But back in the woods that day, it was a very different story. We had seen many, many dogs. A great Dane, a few mixed breeds, black dogs, terriers – an ironic diverse cross section of dogs. Each interaction as different and as charming as the dogs.
And then we walked into a clearing in the middle of the trees. An affluent looking lady, about my age, perhaps a few years older, was walking her pedigree breed of some sort up a hill. It was a medium to large sized dog, on its lead. Brown, with shaggy fur. The lady had two boys with her too. I would guess their ages at about 10 and 12.
Seb ran up the hill towards the dog. I knew what was coming so casually followed after him.
“Exxxxcuse me” he said with his trademark stutter, something that always tugs at my heart, sweetly looking up to catch her eye.
“Please can I s-s-s-s-trrroke your dog?” he added, still eagerly looking up for eye contact.
The lady quickly glanced across him but looked away just as speedily, she ushered the dog quickly and told her kids to hurry up.
He said it again. Same response.
I hurried my pace to try and catch up with him. My heart breaking into a million pieces.
“Come on Nellie!” she sternly said to the dog and pulled it’s lead to fasten its’ pace.
“Hellooooo Nellllie” Seb said, delighted to learn the dogs name.
The woman reacted as if she was being hounded by a knife wielding maniac or someone riddled with a contagious disease, and I could feel the hurt rise and rise up inside me. My beautiful, beautiful boy, who consistently sees the best in everyone, being out and out snubbed by this stuck up woman. How difficult would it have been for her to simply say “Sorry young man, we have to be quick, we are off home” or similar?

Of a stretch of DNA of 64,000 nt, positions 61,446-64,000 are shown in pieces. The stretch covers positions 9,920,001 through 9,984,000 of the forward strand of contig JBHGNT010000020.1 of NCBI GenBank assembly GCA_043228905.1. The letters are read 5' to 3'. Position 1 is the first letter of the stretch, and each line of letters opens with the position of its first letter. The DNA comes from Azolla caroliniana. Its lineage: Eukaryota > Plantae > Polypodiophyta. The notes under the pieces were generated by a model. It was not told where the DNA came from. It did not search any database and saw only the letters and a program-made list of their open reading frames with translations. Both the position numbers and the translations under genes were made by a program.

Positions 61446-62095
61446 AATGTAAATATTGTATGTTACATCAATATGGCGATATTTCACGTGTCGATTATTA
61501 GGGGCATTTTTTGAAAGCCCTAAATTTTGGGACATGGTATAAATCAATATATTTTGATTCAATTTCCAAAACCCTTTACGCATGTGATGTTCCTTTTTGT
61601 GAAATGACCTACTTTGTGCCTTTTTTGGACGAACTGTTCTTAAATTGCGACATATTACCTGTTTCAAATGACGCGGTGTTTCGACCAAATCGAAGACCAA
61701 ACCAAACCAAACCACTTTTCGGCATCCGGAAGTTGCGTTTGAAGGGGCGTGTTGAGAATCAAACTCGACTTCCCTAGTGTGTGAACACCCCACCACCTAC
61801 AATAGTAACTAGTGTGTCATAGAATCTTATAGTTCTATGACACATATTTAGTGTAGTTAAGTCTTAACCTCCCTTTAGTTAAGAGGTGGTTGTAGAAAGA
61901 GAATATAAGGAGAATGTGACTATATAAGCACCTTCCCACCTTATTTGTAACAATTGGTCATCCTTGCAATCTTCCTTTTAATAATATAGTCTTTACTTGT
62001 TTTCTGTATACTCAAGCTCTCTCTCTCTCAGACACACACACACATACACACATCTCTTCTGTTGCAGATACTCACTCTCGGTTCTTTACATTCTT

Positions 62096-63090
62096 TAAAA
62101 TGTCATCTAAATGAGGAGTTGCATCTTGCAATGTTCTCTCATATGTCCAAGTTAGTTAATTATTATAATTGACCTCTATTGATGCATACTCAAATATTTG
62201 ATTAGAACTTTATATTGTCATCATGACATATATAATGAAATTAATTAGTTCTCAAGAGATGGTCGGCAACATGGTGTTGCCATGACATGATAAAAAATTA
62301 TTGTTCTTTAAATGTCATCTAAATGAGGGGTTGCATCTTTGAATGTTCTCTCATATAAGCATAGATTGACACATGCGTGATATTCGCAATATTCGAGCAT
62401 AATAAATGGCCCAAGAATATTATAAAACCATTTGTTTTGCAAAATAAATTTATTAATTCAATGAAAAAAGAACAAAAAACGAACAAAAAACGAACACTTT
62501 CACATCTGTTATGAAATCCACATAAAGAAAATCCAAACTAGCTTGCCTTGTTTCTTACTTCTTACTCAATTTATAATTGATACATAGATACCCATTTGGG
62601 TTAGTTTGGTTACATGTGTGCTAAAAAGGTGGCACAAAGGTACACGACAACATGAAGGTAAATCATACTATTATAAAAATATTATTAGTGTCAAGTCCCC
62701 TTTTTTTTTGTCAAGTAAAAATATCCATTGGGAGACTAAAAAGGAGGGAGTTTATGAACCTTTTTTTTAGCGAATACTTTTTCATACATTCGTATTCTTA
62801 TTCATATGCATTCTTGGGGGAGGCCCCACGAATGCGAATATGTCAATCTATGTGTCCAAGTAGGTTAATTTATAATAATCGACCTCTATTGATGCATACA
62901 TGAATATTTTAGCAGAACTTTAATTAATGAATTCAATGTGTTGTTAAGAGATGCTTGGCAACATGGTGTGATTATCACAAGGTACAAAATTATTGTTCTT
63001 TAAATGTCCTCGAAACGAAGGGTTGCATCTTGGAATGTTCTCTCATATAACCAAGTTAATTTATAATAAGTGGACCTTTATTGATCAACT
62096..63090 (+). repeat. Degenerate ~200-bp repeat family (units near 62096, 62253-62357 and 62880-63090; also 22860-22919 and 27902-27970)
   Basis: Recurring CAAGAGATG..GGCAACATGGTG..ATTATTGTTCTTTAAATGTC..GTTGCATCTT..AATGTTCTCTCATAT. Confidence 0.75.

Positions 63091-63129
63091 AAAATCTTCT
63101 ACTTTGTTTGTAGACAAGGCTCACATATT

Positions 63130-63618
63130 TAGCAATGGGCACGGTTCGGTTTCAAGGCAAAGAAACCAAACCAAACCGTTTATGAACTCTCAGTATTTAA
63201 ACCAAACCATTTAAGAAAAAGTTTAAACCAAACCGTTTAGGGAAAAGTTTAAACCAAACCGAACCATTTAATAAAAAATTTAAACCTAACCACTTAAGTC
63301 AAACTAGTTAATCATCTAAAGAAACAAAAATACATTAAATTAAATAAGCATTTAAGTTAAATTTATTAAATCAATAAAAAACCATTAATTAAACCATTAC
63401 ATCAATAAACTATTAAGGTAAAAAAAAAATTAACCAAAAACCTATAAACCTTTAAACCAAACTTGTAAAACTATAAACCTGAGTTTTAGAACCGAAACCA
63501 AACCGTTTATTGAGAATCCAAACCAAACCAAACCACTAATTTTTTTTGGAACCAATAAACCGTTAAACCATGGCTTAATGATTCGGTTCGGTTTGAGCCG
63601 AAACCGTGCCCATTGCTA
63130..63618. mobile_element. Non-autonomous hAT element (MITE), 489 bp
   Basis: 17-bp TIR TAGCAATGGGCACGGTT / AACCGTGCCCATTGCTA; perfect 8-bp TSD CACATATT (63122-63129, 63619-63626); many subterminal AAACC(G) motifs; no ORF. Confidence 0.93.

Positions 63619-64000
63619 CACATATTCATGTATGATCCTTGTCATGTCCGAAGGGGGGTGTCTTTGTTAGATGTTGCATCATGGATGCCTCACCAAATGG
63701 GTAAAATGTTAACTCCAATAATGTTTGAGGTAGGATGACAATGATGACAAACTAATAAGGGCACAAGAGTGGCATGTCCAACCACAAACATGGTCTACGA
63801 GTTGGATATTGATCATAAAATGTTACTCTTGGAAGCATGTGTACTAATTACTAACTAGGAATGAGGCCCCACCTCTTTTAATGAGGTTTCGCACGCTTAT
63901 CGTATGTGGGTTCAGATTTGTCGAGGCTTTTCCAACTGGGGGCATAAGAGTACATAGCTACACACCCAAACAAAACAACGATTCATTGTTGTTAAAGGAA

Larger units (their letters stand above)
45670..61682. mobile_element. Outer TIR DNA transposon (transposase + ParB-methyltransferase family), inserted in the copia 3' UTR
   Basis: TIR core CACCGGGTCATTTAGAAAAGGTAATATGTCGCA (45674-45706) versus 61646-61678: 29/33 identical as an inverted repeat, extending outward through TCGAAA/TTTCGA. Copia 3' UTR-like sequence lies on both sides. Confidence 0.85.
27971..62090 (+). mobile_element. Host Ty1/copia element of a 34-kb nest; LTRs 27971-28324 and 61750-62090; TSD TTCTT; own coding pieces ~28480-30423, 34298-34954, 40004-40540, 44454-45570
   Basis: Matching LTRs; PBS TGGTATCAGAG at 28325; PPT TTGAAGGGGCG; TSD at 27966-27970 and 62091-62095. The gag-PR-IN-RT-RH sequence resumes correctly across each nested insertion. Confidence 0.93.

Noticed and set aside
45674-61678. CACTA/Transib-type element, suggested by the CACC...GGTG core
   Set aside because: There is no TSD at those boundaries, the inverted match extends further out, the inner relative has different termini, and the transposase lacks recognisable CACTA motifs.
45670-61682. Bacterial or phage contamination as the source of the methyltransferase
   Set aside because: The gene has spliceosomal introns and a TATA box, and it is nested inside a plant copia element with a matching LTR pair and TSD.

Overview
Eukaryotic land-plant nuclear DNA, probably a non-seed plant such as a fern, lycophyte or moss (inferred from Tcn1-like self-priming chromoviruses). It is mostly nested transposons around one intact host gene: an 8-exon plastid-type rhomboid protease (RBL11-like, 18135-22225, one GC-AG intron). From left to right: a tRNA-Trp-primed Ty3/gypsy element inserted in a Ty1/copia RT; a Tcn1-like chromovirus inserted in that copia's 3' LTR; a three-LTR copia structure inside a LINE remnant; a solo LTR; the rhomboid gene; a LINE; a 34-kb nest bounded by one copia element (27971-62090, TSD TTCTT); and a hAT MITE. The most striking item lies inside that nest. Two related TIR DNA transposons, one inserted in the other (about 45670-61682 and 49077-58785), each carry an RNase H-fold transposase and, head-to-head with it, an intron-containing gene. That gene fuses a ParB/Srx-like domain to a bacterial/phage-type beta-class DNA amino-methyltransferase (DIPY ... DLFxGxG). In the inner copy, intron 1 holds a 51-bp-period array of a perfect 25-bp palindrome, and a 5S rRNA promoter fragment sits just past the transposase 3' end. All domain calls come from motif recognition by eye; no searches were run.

I could not fathom a single reason why she would be so obtuse. And then it hit me. He’s disabled. She saw disability. Worse than that, a learning disability – and she was (literally) running for the hills. She was panicking that my son was going to taint her “perfect” existence – and she was uncomfortable.
She couldn’t see the boy who lays the table, or the boy who gently strokes my head when he comes into my room in the morning. She couldn’t see the grandson, or the cousin, the nephew, brother or the friend. She couldn’t see the boy working tirelessly to learn his maths, or improve his writing. She couldn’t see the boy who reads Topsy and Tim books to his little sister. She couldn’t see the little boy who is mad about football and a whizz on his scooter. She couldn’t see the child who always chooses vanilla, no matter how many flavours are on offer.
All she saw was Down’s syndrome. Yet in that 5 seconds I saw so very much of who she was and it stayed with me for a long time.
But as time has passed, I pity her and her outlook – to live such a smooth and blinkered existence.
But maybe, I could have been her, had I not been given the chance to learn.
Caroline White is an ambassador for the Special Olympics, GB and a patron of Mencap’s Musicman Project. She has spoken at a TEDx event organized by King’s College London on the subject “Beyond the Genes” and is a regular contributor / writer for Mencap, The Huffington Post, BT.com and her own blog Force of Nature. She’s passionate about inclusion – in schools, in communities, in sport, in advertising – in everything and believes inclusion will breed a new generation of acceptance – people who will value every person on this planet as an individual. Her upcoming book, The Label – A Story for Families, will be published in 2017.
Above all though, she is a mum.
Top image: Courtesy of Francesca Jones for The Guardian
Portrait of Seb: Caroline White